​Symonds Yat

Symonds Yat

Another hot summer’s day found us parking in Whitchurch off the A40 near Symonds Yat. A short walk across the A40 by a road bridge and there was a footpath which brought us to a lane heading south. All too soon we found ourselves climbing which seemed a little odd as we were making our way to the River Wye in order to cross it via the ferry. Arriving at Ferry Inn we were disappointed to find that the ferry wasn’t working but our contingency plan was to walk along the western bank of the river.

Imagine our delight when after walking about ½ mile down river we found that the second ferry opposite the Saracen’s Head was about to leave the shore on the other side. This is a rope or hand ferry joining Symonds Yat East and West. Ferries like this were vital, in the past, linking the communities on both sides of the river. We paid our £1.20 a head and boarded; the river was so low after the extended dry spell that a box had been placed on the boat to ease stepping down to the ferry. The ferryman sang as he took us across in memory of ‘the singing ferryman’ who died in 2011.

On reaching the other side we went through the large car park at the foot of Symonds Yat Rock. Peregrine falcons can be seen at Yat Rock from early spring. Now we were following an excellent footpath and cycle way alongside the Wye with trees providing shelter from the summer’s heat.

The brooding presence of hillforts built by Iron Age tribes, commanding wide vistas high above the Wye, reinforces the feeling that this has been border country for millennia. Tourists discovered the beauty of the Wye in the 18th century when it became fashionable to take the Wye Tour and find inspiration in the picturesque viewpoints. After a while we came to the chain bridge. Six people at a time can cross. We waited patiently each side taking turns, the second half of our group found that 5 cyclists joined us when we were halfway across and the bridge started to bounce a little alarmingly – not good for those of us who have problems with heights.

Passing a campsite we met lots of families cycling and walking in the sunshine. Delicious blackberries at the edge of the site were quickly devoured. Even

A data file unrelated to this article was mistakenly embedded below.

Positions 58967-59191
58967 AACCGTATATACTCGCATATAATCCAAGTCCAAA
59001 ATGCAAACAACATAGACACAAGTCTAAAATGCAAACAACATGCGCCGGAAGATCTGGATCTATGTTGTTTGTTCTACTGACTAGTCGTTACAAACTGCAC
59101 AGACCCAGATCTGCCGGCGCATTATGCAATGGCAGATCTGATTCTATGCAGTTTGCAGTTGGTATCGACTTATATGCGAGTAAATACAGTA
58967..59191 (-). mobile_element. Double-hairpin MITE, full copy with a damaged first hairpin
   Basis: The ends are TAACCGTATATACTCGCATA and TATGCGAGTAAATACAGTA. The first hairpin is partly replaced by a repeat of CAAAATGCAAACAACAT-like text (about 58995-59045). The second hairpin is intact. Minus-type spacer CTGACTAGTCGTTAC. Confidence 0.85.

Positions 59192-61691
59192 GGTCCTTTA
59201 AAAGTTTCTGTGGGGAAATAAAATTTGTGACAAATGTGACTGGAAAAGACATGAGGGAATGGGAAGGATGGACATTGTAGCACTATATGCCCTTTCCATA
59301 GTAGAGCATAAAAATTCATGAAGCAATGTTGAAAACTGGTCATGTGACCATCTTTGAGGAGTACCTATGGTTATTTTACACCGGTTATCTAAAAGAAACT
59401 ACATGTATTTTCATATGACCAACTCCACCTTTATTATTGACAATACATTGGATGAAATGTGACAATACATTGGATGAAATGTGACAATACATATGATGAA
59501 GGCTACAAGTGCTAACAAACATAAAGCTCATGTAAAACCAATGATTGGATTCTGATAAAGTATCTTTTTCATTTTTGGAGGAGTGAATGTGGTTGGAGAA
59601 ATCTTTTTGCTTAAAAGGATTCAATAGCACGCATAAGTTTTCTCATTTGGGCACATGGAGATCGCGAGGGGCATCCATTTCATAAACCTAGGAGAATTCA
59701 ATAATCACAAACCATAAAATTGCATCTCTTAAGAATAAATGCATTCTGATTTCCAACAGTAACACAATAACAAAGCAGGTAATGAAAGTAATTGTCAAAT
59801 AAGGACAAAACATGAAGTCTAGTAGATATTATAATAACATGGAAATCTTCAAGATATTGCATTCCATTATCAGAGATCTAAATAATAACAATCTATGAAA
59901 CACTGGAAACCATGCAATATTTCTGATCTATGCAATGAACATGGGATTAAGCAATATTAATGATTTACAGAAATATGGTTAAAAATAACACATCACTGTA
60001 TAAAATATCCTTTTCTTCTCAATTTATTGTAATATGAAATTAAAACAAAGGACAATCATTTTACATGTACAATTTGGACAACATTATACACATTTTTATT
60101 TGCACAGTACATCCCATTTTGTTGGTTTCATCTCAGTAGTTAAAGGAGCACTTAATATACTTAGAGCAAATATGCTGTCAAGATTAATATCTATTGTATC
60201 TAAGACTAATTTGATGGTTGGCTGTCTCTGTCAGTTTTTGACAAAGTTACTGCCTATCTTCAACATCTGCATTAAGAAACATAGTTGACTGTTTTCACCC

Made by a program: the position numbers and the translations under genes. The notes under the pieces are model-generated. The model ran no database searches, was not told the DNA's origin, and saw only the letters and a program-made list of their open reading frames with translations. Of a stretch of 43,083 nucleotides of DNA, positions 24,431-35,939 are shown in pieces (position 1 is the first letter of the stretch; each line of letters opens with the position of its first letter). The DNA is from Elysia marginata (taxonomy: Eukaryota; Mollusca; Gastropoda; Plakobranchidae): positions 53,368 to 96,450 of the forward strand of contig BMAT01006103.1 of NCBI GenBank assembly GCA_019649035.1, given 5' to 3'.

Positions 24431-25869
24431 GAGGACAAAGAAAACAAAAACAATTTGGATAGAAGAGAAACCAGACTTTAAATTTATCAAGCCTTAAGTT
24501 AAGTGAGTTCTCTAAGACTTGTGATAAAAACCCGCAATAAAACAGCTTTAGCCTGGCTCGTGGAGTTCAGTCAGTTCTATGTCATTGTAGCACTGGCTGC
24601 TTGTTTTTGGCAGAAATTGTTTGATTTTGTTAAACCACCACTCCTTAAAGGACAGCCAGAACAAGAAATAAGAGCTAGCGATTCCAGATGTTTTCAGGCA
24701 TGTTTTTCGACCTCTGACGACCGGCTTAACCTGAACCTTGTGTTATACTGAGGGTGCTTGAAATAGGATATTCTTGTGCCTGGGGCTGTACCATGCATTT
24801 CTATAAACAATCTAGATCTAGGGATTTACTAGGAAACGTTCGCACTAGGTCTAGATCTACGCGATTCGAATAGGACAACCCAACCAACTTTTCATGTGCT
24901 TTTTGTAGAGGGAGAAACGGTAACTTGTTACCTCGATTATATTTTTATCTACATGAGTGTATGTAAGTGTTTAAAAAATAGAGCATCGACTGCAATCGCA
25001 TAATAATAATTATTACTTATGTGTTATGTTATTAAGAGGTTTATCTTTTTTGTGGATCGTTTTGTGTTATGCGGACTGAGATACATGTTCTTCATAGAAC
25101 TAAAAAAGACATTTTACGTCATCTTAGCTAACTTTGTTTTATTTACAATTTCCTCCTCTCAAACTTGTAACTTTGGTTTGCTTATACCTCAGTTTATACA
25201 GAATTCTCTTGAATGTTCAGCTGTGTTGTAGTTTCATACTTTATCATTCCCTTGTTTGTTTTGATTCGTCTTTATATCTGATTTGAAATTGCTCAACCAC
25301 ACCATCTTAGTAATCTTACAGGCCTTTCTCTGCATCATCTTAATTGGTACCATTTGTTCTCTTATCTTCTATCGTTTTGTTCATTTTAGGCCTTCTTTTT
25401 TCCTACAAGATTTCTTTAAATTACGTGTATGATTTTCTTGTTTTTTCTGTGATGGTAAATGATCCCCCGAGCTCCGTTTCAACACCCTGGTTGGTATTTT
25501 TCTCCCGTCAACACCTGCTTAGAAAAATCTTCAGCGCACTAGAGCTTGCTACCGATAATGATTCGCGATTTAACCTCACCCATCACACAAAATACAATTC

though we had crossed the river, we were on the eastern side of the river again as there is a loop here. Now we were headed north.

After about a mile we turned right up a steep hill through woodland and just before reaching King Arthur’s Cave turned left out into the full heat of the midday sun and continued upwards to a hillfort. Lunch at the top of Little Doward hillfort gave us views to the southeast with the river far below us out of sight.

Towering 724ft above the River Wye, with steep cliffs on three sides the Little Doward provided the ideal site for an Iron Age hillfort. It was improved only by the construction of a single massive rampart around the enclosure. Recent archaeological exploration has found that people here lived in circular platform houses. They worked animal bones, making items like toggles and dice, which were found during a dig in 2009. The limestone bedrock has enabled the preservation of bone here.

We descended the hill, circling to reconnect with our original path and travelling northeast. Soon we were at King Arthur’s cave. Victorian and Edwardian naturalists were fascinated by the Doward Hills. This large limestone cave held a particular draw. Excavations reveal that people have used this cave for 20,000 years. Prehistoric animal bones – of hyena, rhinoceros, bison, lion, bear, reindeer, horse and giant deer – were discovered 11 feet below the caves present floor. Large openings allowed those of us who were interested to explore the caves without ducking, some had torches and further caves appeared as we continued. Did King Arthur really come here, we wondered.

Continuing downhill via steep lanes we were soon passing through Great Doward and found our way back across the road bridge to Whitchurch.

This was a lovely walk much of it easy – especially the ferry ride – 7½ miles and 1200ft climb. A small delicatessen supplied us with cups of tea and the bar of an Indian restaurant had beer so we were all happy.